Apart from confirming that the other party has appropriate compliance standards, make sure that your own compliance program meets due diligence standards when it comes to third-parties. Consider instituting the following policies:

  • If you do not already, conduct regular compliance training and reviews of the compliance program.
  • Require that even rumors of FCPA violations are to be reported to the highest levels.
  • When an alleged corrupt activity comes to light, quickly determine if it truly happened and whether it should be disclosed to the government.
  • Set up an anonymous hotline that can be used by employees or third-parties in the supply chain to report corrupt activities. The anonymity curtails any fear of any retaliation against the whistleblower.
  • Consider performing a test where a rumor of corruption is planted to make sure that it is reported to the appropriate compliance personnel and executives. When rumors of corrupt activity come to light, lower-level employees often prefer to deal with it internally within their immediate organization, but if they know that it might be a test then they will be more inclined to follow procedure and report it to corporate.
  • Make sure that compliance is emphasized and integrated into the work lives of senior management and not just lower-level employees.
  • Many multinational companies have an FCPA oversight committee made up officials such as the CFO, General Counsel, and other senior executives who have duties that are relevant to FCPA compliance (e.g., the head of supply chains, head of operations in certain countries, the construction and real estate head). They meet on a regular basis (e.g., quarterly) and report to the board’s audit committee.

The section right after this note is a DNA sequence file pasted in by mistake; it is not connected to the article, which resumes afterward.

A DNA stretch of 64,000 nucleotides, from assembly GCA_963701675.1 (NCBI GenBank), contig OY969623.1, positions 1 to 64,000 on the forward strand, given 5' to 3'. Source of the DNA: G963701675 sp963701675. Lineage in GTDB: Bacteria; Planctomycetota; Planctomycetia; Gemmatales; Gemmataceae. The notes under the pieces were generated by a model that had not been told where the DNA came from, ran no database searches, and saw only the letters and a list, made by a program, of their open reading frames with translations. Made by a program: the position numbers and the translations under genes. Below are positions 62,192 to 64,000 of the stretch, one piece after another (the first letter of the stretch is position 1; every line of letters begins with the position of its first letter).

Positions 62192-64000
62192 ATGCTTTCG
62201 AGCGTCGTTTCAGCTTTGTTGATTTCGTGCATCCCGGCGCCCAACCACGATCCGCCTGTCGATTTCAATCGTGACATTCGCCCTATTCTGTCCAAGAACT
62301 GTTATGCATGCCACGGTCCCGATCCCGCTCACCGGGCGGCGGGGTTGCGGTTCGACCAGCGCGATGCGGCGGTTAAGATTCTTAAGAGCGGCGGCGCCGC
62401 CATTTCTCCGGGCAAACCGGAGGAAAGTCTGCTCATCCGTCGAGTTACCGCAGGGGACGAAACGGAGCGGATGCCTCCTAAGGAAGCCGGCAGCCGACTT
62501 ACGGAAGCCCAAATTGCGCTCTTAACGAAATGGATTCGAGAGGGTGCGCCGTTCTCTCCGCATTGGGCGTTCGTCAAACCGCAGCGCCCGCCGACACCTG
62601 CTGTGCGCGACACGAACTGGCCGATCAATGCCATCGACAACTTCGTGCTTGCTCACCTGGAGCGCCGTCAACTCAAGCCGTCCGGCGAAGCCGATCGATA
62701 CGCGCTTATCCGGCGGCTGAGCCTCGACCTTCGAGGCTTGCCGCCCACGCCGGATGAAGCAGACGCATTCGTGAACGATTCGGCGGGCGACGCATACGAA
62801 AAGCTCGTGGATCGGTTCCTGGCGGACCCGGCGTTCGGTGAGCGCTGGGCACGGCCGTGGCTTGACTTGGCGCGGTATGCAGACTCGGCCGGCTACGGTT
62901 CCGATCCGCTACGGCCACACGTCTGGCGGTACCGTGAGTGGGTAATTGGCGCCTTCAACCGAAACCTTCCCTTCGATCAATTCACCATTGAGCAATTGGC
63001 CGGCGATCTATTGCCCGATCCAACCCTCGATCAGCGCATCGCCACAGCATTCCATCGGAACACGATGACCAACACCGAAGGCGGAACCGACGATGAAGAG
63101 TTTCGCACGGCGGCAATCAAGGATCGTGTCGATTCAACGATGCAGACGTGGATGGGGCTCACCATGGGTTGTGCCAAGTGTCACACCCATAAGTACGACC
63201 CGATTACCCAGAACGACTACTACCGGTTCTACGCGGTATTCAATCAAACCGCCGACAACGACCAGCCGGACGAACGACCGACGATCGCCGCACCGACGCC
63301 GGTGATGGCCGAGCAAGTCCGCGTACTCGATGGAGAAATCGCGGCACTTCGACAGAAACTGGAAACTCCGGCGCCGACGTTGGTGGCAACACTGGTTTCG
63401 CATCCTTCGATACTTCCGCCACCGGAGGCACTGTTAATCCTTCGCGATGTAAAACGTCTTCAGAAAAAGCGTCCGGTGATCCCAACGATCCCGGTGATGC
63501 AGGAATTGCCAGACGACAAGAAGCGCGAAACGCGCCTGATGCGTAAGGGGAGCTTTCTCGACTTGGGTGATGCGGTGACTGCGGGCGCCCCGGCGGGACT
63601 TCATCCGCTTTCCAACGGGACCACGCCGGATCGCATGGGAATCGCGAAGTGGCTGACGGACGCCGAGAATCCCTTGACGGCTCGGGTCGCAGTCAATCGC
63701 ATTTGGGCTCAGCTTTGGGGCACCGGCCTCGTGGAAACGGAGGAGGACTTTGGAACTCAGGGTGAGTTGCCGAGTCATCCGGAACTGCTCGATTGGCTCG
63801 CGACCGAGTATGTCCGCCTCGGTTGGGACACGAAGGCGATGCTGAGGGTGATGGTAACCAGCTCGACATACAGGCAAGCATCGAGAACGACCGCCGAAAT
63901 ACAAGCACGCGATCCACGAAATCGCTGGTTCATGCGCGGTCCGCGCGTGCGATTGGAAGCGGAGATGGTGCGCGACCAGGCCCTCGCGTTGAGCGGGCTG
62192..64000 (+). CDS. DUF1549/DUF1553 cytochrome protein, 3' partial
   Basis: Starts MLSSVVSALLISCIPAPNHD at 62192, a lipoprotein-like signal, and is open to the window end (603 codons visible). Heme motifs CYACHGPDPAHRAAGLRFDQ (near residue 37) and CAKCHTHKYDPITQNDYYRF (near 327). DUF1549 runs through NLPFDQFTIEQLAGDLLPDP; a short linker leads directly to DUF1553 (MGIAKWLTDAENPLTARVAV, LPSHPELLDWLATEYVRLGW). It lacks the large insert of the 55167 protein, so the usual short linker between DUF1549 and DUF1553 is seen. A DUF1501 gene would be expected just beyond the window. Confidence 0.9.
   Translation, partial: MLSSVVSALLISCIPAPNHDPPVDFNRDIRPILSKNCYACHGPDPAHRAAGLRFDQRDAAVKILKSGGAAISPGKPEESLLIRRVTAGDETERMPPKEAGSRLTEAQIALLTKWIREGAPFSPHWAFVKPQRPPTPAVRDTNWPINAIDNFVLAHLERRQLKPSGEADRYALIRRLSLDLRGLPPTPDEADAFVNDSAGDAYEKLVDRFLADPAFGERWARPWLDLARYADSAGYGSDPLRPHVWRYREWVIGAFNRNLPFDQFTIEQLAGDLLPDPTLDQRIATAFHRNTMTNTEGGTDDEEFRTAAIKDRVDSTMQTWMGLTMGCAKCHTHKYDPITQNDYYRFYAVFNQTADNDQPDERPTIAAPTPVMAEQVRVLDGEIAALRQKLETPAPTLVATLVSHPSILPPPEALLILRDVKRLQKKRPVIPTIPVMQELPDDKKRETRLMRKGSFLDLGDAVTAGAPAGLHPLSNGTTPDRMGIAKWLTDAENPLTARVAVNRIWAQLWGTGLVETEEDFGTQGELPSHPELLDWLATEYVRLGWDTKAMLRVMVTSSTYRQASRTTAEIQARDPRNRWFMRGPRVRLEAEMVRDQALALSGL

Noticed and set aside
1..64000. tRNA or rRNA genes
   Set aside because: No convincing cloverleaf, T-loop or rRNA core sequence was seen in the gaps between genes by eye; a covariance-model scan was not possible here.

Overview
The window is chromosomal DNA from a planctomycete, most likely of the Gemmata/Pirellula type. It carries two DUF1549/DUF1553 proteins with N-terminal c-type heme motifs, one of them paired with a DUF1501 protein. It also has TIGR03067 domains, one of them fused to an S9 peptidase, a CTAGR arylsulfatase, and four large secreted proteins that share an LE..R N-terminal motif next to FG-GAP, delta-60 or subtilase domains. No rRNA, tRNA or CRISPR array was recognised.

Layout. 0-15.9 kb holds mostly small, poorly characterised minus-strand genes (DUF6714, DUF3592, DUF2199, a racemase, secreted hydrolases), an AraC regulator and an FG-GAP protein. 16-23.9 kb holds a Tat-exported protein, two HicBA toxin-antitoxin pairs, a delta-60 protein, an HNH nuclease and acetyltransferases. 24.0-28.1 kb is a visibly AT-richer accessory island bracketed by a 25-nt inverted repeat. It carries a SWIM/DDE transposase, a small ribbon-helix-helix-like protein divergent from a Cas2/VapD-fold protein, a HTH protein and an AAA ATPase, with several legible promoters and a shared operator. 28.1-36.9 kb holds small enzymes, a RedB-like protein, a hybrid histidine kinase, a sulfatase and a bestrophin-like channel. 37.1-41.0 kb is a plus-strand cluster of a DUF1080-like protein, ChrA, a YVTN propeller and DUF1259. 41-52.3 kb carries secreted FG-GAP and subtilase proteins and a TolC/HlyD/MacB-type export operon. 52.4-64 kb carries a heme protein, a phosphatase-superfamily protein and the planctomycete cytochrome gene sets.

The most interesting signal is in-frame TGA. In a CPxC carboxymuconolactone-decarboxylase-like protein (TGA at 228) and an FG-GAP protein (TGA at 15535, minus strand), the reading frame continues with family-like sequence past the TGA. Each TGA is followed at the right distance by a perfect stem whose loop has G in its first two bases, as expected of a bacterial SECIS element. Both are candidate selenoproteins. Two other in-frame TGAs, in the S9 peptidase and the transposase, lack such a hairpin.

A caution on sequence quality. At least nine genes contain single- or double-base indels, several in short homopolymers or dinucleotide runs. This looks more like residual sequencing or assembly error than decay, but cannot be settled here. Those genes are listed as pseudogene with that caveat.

• Having a rigorous compliance program is only as effective as it is audited. As part of your company general internal audit, include anti-bribery audits as well. For example, look through financial records for cryptic invoices from brokers such as “miscellaneous processing fees.”
  • Apart from corporate-wide audits, consider having compliance personnel perform random audits of international operations abroad.
  • Keep up with recent DOJ and SEC actions, investigations, and press announcements. Ask yourself if your company’s controls are efficient in the way that others are being investigated, as they serve as case studies for your own compliance program.
  • Document, document, document. Keeping a detailed record of all transactions is an important way of asserting due diligence.

An active and successful compliance program includes making sure your business partners in your supply chain are also compliant. It has been well-reported that effective due diligence can serve as barrier in being liable for actions of third-parties and your own personnel.